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Publication numberUS5188621 A
Publication typeGrant
Application numberUS 07/750,558
Publication dateFeb 23, 1993
Filing dateAug 26, 1991
Priority dateAug 26, 1991
Fee statusLapsed
Also published asCA2116441A1, EP0601044A1, EP0601044A4, US5275173, WO1993003786A1
Publication number07750558, 750558, US 5188621 A, US 5188621A, US-A-5188621, US5188621 A, US5188621A
InventorsGene Samson
Original AssigneeTarget Therapeutics Inc.
Export CitationBiBTeX, EndNote, RefMan
External Links: USPTO, USPTO Assignment, Espacenet
Extendable guidewire assembly
US 5188621 A
Abstract
An extendable guidewire assembly comprising: a guidewire having a tapered proximal end; an extension wire having a tapered distal end; and a polymeric tubular sleeve that is fixedly attached about the tapered distal end of the extension wire such that the tapered distal end of the extension wire extends partly through the sleeve lumen, said lumen having a diameter that is smaller than the untapered diameter of the guidewire and wherein said lumen expands radially when the sleeve is under axial compression and contracts radially when the sleeve is under axial tension.
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Claims(7)
I claim:
1. An extendable guidewire assembly for use within a patient's vasculature comprising in combination:
(a) a guidewire having a distal end that is adapted to be fed into said vasculature and a tapered proximal end;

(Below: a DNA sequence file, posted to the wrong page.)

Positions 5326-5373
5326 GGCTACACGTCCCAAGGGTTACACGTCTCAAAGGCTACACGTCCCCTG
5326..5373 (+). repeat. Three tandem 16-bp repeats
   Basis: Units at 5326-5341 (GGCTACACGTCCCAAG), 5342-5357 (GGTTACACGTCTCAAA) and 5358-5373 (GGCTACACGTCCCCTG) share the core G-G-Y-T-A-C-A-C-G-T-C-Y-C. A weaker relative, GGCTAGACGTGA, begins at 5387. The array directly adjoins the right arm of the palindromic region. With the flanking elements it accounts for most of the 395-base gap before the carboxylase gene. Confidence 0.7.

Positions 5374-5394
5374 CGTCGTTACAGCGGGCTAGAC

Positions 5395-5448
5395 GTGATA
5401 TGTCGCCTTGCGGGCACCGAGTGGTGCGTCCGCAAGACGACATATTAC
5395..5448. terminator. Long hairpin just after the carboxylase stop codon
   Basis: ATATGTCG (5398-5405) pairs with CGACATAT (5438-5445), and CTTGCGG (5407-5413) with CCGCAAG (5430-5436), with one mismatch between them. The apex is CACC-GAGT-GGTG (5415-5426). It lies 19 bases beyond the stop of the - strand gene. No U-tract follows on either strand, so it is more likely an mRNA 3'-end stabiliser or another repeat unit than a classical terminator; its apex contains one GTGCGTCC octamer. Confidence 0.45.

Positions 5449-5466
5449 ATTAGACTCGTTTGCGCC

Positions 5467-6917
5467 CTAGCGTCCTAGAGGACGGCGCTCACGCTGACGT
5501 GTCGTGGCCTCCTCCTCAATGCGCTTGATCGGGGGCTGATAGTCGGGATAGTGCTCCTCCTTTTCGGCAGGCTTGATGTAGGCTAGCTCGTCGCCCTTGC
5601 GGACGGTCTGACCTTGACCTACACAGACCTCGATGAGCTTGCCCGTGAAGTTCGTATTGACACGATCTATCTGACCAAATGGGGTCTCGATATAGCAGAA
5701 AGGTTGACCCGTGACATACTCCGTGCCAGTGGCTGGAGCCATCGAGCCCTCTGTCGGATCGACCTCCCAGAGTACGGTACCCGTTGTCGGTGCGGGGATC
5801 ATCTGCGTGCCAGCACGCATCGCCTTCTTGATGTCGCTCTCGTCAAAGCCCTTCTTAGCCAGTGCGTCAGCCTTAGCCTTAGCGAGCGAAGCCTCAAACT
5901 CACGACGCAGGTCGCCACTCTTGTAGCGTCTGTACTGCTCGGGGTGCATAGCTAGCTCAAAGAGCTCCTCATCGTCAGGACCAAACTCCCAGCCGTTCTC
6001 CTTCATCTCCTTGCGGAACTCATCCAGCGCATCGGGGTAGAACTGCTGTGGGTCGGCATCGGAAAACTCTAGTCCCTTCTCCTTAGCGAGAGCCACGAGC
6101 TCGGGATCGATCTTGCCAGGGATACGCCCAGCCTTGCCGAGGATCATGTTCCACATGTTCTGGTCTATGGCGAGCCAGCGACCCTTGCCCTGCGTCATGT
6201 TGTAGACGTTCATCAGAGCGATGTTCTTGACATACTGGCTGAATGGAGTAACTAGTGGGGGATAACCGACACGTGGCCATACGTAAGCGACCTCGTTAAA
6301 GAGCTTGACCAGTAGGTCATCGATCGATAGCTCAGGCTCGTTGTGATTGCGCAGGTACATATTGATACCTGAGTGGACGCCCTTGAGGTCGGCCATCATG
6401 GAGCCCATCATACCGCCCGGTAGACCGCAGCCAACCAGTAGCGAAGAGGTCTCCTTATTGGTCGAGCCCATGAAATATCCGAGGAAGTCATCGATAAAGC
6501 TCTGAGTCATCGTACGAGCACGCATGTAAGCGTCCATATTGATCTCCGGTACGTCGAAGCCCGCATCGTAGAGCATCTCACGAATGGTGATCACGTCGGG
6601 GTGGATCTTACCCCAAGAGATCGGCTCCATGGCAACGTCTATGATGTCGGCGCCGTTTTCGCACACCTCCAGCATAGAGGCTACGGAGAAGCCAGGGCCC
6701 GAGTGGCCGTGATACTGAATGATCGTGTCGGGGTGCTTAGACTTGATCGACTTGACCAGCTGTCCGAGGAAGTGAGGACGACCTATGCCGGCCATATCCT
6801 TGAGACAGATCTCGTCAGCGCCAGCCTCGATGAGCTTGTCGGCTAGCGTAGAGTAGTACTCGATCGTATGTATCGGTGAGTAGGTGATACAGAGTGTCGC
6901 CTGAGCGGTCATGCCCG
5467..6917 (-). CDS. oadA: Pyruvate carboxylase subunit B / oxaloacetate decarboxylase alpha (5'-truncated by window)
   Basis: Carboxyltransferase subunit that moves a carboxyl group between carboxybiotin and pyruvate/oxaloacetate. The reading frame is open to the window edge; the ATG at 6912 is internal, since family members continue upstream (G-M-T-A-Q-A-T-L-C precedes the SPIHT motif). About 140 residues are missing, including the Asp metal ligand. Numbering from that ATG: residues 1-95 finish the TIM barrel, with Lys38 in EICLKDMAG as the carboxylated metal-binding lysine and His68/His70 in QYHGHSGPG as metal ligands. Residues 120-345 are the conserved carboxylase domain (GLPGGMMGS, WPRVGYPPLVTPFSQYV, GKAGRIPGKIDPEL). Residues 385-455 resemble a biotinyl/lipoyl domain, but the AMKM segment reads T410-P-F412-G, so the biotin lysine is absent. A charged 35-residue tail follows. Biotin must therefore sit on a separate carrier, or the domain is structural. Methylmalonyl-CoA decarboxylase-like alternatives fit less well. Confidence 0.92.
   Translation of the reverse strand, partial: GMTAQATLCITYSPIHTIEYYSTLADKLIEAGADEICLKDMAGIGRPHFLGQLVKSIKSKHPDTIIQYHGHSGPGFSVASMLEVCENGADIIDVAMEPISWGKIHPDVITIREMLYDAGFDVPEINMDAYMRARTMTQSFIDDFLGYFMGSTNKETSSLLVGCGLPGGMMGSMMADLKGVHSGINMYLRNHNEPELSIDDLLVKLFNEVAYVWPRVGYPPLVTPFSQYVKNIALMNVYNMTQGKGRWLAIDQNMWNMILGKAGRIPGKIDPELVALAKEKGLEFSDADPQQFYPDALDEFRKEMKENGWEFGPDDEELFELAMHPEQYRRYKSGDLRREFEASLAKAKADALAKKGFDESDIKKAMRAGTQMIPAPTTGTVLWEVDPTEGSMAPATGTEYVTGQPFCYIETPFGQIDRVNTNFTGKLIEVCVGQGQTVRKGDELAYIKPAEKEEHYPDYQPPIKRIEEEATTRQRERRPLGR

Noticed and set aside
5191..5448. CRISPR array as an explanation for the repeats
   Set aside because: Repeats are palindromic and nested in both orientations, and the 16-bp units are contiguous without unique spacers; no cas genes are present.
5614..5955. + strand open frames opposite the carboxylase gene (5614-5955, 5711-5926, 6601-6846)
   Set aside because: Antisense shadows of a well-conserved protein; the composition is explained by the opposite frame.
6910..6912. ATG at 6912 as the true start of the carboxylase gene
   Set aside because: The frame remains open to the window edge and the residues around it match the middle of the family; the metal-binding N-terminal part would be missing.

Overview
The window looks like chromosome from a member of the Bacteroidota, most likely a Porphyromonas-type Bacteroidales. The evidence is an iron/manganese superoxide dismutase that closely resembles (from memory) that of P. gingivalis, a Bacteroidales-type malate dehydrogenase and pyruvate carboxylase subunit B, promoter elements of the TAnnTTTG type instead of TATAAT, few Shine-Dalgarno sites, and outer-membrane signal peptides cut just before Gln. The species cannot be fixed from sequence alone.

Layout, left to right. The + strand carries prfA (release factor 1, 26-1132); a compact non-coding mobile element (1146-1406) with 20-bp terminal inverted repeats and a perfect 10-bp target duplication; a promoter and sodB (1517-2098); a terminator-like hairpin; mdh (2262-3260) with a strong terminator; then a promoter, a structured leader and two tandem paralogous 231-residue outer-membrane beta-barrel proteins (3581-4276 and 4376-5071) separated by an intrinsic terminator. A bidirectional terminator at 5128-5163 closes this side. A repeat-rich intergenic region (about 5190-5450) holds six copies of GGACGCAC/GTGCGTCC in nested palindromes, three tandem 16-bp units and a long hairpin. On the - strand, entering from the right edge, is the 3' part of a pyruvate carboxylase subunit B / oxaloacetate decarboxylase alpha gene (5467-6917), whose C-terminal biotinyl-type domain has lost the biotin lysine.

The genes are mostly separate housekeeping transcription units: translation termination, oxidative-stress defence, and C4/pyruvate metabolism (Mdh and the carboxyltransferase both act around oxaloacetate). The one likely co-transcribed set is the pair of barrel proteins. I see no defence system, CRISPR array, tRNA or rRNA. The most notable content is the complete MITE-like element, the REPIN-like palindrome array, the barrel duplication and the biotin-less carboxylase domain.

(b) an extension wire having a proximal end and a tapered distal end; and
(c) a polymeric sleeve having first and second ends and a lumen extending therebetween, said first end being fixedly attached concentrically about one of either the proximal end of the guidewire or the distal end of the extension wire, such that said one end extends partly through the lumen of the sleeve, said second end being adapted to receive the other of the proximal end of the guidewire or the distal end of the extension wire, said lumen having a diameter that is smaller than the diameter of the wire to which the sleeve is not fixedly attached and wherein said lumen expands radially when the sleeve is under axial compression and contracts radially when the sleeve is under axial tension.
2. The extendable guidewire assembly of claim 1 wherein the sleeve is fixedly attached about the distal end of the extension wire.